Mumbai: The Reserve Bank of India (RBI) on Friday allowed banks to provide partial credit enhancement (PCE) to bonds issued by systemically important non-deposit taking non-banking financial companies (NBFCs) registered with the RBI and housing finance companies (HFCs) registered with the National Housing Bank.

The move is aimed at enhancing the credit rating of the bonds and enabling these NBFCs to access funds from the bond market on better terms. PCE, which was introduced in 2015, is expected to help NBFCs and HFCs raise money from insurance and provident or pension funds who invest only in highly-rated instruments.

The RBI said the tenure of these bonds shall not be less than three years and that proceeds from them shall only be utilized to refinance existing debt. “Banks shall introduce appropriate mechanisms to monitor and ensure that the end-use condition is met," said the central bank.

The incentive comes at a time when NBFCs and HFCs have requested the government and regulators to ensure that confidence returns to the market. They have sought relaxations of the National Housing Bank’s credit rating norms related to refinance, lowering of the criterion on years of existence to one year, providing for 10% of the loan loss by the government and capital infusion in banks.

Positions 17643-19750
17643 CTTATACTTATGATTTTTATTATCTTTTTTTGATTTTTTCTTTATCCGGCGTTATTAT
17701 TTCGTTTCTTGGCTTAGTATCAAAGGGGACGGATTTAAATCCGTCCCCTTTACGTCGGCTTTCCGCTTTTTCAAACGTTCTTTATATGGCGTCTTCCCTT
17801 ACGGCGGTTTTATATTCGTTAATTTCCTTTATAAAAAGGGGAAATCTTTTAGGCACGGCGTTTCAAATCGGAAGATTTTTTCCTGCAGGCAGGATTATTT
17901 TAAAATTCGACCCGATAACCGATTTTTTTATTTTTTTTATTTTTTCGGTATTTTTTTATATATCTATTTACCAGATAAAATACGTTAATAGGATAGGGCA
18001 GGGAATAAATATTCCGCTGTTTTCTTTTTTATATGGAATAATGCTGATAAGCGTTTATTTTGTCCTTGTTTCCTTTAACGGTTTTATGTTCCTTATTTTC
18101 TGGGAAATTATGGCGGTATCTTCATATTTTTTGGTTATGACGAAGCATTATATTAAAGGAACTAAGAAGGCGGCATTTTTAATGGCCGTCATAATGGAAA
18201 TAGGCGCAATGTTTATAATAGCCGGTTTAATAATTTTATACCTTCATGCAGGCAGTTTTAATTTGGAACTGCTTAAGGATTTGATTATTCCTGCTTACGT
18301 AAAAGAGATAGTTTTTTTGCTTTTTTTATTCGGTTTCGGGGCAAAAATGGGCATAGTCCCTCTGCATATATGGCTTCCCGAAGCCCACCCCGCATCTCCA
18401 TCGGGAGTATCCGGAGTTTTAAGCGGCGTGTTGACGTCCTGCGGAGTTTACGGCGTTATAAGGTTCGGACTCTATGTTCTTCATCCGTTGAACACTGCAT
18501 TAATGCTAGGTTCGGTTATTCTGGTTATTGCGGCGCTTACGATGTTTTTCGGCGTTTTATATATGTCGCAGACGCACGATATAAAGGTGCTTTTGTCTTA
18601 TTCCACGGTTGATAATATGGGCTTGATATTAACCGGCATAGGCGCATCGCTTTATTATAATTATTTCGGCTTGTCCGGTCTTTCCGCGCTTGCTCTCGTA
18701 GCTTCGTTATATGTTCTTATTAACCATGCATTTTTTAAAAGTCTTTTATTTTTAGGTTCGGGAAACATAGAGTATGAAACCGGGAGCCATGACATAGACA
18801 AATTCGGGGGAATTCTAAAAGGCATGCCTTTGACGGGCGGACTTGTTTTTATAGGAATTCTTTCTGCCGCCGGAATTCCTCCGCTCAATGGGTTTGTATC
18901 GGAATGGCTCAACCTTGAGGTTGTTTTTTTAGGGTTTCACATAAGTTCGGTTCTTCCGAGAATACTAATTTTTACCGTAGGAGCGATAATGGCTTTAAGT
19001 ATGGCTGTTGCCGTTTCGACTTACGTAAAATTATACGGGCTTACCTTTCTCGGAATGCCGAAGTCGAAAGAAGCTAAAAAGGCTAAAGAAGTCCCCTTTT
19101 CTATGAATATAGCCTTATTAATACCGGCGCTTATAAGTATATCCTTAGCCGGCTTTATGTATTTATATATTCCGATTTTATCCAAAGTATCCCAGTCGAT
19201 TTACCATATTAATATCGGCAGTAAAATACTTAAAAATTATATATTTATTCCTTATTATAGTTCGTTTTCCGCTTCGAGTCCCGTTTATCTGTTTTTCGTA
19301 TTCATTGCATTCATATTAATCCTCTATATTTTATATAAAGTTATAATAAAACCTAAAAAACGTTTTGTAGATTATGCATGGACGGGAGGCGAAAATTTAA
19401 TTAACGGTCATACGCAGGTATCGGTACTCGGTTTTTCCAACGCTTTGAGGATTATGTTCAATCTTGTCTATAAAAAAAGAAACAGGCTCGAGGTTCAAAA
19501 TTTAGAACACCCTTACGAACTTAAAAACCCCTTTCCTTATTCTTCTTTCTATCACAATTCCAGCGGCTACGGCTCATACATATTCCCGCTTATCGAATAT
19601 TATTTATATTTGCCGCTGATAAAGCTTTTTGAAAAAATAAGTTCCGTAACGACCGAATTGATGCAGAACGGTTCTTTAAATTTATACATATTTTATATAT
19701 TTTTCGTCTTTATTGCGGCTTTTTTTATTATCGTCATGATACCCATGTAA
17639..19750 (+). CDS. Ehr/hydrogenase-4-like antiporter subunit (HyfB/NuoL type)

The central bank on Friday restricted the exposure of a bank through PCEs to bonds issued by each such NBFC or HFC to 1% of capital funds of the bank within the current single and group borrower exposure limits.

Banks are allowed to provide PCE as non-funded subordinated facility in the form of a contingent line of credit to be used in case of shortfall in cash flows for servicing the bonds and thereby improve the credit rating of the bond issue.

“The regulatory requirement for insurance and provident/pension funds is to invest in bonds of high or relatively high credit rating. However, bonds issued for funding projects by corporates/SPVs do not necessarily get high ratings from the credit rating agencies (CRAs) because of the inherent risk in the initial stages of project implementation," RBI had said in 2015.

The Indian corporate bond market is at a nascent stage of development, resulting in excessive pressure on the banking system to fund credit for project development, RBI had said. “Due to greater asset-liability mismatch in infrastructure and project financing, banks are exposed to liquidity risk. The insurance and provident/pension funds, whose liabilities are long term, may be better suited to finance such projects," it had said.

The liquidity crunch that followed the Infrastructure Leasing & Financial Services crisis saw the RBI giving certain incentives to banks to allow flow of funds to NBFCs. It has allowed banks to use government securities as level 1 high-quality liquid assets equivalent to the bank’s incremental lending to NBFCs and HFCs after 19 October. The central bank has also allowed banks to lend up to 15% of their capital funds to a single non-infra funding NBFC from the earlier 10%. The measures are available up to 31 December.

The RBI has, through a series of open market operations (OMO), injected liquidity into the system. In October, it announced 36,000 crore of OMO purchases and met its target in three tranches throughout the month. It has announced another 40,000 crore through the same route in November.

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